Health Wellness
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Kids are heading (or have already returned) back to school, so if you’re a parent, you’re probably looking for ways to get organized, inspired and ready to take on those busy weekdays and those pesky school lunches.

Registered dietitian Nishta Saxena answers some of the most frequently asked questions from parents when it comes to packing lunch for their little ones.

What is the appropriate amount of food for your child’s lunch and snacks?

Generally, lunches aren’t going to be the biggest meal of the day for a child, thanks to environmental cues and time constraints. Most schools require two snacks (morning and afternoon) to be packed along with a lunch.

Kids under six years old are usually good with a ¼ cup of any food. Or half-portions of adult foods. Examples would be a few cheese cubes, a mini-pita, five to six cherry tomatoes or grapes, one large tablespoon of any other fruit or veg. A ¼ to ½ cup of any mixed meal, ½ sandwich, six piece of sushi, etc…

If you have an older child, look at the portions they are eating just before the school year begins. This is a good indicator of where their appetite lies.

Start small and work up, serve small to large. Ask your child how they felt about lunch when you check in; food, and portions and style.

Why aren’t my little ones eating their lunch? Will they be okay if they don’t eat lunch for weeks?

Lunchtime is a zoo, to put it simply! It’s a very overwhelming scenario at most schools, hundreds of kids together, the bodies, the noise, the cacophony can shut down little nervous systems very easily; it’s a fight or flight scenario.

There is often a trek that has to happen from classrooms or playground down to the common lunch area, it’s like herding cats, that often takes up 40 percent of the eating time. By the time they are left to eat, many can’t open their containers, and due to staffing shortages, may not have any assistance.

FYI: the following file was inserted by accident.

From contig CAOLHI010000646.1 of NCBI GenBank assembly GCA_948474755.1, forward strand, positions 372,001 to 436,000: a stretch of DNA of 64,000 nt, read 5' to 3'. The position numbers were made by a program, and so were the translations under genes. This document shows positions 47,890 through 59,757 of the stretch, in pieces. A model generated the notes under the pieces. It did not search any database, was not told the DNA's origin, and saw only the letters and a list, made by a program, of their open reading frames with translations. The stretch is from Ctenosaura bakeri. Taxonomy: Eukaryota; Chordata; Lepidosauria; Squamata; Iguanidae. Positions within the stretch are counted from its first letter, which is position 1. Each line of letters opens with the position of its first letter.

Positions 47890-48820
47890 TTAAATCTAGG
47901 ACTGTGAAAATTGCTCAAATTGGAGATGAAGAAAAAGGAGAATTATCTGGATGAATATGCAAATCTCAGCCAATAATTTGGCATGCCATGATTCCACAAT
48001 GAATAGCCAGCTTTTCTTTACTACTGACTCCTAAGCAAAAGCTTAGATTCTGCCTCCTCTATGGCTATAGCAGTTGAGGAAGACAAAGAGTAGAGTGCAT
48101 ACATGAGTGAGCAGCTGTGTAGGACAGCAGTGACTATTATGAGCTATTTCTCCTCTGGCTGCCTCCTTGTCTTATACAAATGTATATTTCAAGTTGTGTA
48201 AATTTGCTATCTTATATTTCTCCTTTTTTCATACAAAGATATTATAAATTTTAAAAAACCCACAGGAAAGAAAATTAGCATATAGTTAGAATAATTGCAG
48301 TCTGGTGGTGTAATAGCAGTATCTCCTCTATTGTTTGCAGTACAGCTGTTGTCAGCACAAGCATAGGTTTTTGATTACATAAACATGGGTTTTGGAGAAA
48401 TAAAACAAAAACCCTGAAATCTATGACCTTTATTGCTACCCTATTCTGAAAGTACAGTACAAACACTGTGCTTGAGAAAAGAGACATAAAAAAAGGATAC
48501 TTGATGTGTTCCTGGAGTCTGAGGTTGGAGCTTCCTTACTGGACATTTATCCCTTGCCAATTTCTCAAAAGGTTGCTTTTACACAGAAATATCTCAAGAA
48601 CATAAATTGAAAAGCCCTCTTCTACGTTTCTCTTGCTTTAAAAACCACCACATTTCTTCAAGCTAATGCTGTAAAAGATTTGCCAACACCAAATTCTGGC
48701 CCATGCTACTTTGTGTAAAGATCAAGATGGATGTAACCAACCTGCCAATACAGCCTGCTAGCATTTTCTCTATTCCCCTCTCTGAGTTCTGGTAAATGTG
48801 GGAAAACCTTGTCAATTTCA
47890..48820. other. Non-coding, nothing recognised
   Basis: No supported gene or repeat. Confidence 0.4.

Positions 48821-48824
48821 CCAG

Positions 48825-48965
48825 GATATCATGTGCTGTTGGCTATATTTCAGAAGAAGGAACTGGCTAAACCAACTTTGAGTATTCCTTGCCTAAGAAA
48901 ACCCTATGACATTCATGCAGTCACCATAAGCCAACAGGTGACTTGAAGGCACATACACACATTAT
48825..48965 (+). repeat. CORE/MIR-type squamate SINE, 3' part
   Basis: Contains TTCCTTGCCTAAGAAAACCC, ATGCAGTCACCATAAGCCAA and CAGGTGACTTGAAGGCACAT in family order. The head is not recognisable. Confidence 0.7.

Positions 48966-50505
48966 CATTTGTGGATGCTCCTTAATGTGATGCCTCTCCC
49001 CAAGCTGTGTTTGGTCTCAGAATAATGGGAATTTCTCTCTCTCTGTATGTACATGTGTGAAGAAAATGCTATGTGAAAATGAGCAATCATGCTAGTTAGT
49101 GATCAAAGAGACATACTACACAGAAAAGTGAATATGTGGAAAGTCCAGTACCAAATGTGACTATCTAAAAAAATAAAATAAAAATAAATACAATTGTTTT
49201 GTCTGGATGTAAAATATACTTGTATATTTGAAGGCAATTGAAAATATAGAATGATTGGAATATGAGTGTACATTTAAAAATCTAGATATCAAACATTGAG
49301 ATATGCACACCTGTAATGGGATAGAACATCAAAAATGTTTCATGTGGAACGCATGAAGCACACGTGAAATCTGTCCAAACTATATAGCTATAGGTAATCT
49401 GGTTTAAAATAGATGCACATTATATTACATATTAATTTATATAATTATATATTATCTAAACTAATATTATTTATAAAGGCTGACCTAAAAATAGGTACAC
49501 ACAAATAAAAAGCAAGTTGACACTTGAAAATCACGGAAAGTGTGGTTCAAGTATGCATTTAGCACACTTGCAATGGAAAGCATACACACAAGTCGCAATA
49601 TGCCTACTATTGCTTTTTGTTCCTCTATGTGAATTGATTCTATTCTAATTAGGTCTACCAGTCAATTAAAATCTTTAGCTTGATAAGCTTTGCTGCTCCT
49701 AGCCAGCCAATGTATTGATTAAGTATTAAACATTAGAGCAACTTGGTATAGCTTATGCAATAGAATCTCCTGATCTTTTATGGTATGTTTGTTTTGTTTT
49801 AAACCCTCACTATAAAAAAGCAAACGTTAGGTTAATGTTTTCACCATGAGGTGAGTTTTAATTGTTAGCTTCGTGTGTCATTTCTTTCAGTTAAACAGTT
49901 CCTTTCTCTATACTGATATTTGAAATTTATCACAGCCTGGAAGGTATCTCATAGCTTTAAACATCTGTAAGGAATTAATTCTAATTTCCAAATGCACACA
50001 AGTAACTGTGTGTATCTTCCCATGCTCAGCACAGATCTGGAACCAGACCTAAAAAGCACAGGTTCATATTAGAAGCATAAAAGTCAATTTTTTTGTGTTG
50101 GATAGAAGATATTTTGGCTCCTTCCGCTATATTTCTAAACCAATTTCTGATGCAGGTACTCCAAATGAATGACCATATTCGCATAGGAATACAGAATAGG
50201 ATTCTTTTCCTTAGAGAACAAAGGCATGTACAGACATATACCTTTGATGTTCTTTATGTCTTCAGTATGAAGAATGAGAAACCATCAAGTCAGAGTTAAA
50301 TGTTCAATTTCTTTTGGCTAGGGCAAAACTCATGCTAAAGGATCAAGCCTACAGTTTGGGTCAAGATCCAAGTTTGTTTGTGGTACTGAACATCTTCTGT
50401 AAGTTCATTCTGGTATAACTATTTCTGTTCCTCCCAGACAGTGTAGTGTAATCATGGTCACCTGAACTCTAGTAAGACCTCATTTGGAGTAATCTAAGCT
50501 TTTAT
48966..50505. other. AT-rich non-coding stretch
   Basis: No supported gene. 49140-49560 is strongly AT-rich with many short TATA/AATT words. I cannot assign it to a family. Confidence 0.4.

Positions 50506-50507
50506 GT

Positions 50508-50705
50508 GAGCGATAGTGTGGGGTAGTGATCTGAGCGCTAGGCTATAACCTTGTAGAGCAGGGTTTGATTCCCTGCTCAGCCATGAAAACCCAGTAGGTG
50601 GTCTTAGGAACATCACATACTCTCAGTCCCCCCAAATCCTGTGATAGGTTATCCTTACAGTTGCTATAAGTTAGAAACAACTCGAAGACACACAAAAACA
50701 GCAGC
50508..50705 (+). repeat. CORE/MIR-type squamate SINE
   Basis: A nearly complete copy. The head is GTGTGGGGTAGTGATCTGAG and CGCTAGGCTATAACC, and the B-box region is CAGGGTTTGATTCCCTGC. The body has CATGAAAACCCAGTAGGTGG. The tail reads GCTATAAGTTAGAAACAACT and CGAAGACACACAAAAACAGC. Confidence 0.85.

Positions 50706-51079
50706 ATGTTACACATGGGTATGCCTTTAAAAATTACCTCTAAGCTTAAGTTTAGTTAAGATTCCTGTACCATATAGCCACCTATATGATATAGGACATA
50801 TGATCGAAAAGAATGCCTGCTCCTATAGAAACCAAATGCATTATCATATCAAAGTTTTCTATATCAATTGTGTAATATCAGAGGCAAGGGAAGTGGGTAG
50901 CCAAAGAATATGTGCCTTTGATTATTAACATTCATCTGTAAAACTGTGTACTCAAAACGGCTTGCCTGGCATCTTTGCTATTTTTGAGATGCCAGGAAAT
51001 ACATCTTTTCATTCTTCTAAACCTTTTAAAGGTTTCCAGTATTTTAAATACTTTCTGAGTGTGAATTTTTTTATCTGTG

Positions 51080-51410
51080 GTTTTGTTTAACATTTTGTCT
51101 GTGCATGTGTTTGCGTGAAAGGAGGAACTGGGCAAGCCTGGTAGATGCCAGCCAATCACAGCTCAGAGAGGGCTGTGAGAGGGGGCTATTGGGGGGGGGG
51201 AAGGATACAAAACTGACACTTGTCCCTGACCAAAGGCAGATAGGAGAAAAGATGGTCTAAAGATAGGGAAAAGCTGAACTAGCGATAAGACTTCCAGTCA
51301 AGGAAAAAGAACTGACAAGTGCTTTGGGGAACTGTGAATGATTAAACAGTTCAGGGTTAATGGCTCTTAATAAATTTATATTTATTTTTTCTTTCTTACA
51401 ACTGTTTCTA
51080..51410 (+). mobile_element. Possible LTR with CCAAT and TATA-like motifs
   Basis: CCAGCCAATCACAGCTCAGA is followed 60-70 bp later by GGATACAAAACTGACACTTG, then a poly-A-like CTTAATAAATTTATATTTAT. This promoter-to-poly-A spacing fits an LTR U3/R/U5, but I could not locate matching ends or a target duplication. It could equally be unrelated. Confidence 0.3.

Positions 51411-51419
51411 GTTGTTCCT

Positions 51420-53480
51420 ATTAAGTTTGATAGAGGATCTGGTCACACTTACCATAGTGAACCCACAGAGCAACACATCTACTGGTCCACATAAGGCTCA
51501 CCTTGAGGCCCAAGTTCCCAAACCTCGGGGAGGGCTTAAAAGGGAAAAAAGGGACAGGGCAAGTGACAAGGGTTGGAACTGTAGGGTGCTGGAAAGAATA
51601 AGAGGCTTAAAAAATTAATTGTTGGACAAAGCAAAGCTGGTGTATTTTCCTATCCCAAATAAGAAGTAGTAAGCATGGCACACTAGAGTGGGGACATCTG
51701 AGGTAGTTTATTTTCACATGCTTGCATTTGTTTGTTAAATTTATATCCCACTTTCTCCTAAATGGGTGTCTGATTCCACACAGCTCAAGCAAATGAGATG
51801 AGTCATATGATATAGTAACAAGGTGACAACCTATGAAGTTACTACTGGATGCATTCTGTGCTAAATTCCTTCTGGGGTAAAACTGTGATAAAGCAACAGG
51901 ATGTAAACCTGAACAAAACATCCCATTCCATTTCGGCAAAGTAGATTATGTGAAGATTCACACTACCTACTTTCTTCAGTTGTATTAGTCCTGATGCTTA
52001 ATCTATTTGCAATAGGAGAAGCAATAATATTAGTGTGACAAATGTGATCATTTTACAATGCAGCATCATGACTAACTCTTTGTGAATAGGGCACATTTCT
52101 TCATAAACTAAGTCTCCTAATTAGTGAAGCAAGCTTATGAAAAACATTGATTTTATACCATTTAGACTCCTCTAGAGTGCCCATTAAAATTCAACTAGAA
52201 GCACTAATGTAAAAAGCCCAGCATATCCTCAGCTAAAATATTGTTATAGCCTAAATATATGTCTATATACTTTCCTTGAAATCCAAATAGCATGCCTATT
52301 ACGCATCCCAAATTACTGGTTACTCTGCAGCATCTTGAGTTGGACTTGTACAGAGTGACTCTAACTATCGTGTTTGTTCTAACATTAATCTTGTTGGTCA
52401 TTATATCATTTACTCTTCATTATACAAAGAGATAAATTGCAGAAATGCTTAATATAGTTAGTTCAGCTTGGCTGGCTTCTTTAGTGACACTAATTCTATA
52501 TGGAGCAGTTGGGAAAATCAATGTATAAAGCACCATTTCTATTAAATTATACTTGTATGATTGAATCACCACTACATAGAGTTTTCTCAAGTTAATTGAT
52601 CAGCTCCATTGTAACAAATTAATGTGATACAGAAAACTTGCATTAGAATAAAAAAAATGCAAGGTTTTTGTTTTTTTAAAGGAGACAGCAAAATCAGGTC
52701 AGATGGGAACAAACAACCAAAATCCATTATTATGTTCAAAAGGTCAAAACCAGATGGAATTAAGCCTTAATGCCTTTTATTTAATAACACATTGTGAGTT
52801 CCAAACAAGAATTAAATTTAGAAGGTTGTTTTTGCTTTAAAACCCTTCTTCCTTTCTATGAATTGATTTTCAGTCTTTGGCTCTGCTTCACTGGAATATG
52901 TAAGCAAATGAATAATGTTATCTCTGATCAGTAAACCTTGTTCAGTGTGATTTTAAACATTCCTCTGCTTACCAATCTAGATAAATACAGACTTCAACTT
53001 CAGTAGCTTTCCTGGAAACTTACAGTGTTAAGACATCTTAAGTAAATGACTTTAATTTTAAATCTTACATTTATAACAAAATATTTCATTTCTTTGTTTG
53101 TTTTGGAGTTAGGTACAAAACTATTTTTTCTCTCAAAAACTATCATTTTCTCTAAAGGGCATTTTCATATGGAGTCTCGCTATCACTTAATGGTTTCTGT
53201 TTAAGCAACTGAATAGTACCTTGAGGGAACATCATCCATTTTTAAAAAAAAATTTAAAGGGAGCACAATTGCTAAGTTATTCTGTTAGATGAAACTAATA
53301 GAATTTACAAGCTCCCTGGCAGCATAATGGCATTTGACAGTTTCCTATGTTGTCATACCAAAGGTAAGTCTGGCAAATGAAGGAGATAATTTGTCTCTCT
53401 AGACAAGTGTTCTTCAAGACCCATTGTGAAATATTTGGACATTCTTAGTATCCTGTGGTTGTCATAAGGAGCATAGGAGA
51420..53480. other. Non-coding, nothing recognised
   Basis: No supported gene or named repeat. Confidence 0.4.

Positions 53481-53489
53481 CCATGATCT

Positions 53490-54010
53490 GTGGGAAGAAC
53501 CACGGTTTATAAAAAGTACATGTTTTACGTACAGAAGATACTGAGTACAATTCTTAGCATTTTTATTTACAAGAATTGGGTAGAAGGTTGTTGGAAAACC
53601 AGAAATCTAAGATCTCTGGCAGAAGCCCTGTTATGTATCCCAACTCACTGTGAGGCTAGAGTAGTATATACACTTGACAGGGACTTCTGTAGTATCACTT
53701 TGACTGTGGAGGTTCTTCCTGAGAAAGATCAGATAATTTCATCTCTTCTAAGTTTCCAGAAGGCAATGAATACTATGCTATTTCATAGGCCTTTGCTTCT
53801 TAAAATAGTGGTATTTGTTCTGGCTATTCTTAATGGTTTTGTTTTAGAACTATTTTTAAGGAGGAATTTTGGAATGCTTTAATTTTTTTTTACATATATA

Pro tip: Test the containers you are choosing for your child to see if they can open them! Many kids are left struggling on their own. And they have to eat in about six to 10 minutes average.

If they don’t eat their lunch, don’t fret. They’ll be okay. Many kids take a couple months even up to a full semester before they get the hang of lunch, and many kids will end up eating more calories at various snacks, at dinner, at bedtime or even on weekends to make up the difference.

As long as your child is not showing signs of illness or malnutrition, you are good. They will eventually find their “lunch rhythm”.

How can my child prepare for eating in a complex environment of school?

The first and most important place to start is with your child. Having them understand their special needs or requirements, what it means when they are eating with other children who eat different foods, and in a space where cross-contamination is more likely than the home environment, they need to learn how to keep their foods and items safe. They also need to really understand they cannot share or trade foods or experiment with this in the school environment.

There are beautiful whole foods you can use for your child to create small, healthy lunches, and a boatload of allergy-friendly snacks in the marketplace now. Be sure to watch for extra sugars, which are often added to allergy-kid foods.

With so many restrictions, are packaged foods better? How can we ensure good nutrition?

Packaged foods are definitely not better. They contain more salt, sugar and additives than unprocessed food. Of course, they can and should be a part of a healthy diet, but whole foods have to come first.

The best way to ensure good nutrition is to regularly cook and have nutritious whole foods, vegetables, fruits, legumes, fish, grains, meats, in front of your child’s eyes as often as possible. And to eat them yourself! Role-modelling is the largest predictor of what a child will eat.

What time should my child even eat dinner? What is my kid is picky?

Every family’s schedule is so different and depend on many factors. Ideally, young children should be eating one to two hours before bed. That leaves room for digestion and possible bedtime snack or milk depending on the child. This works out to about 6 p.m. for many families. Families should eat together, so as much as possible, make sure you are sitting down with whomever can be present at that time for dinner. Older kids may have activities leading to later mealtimes, so more snacks may be necessary.

Don’t be afraid to get a small cooler for your car so you always have quick healthy options available for those rushed evenings!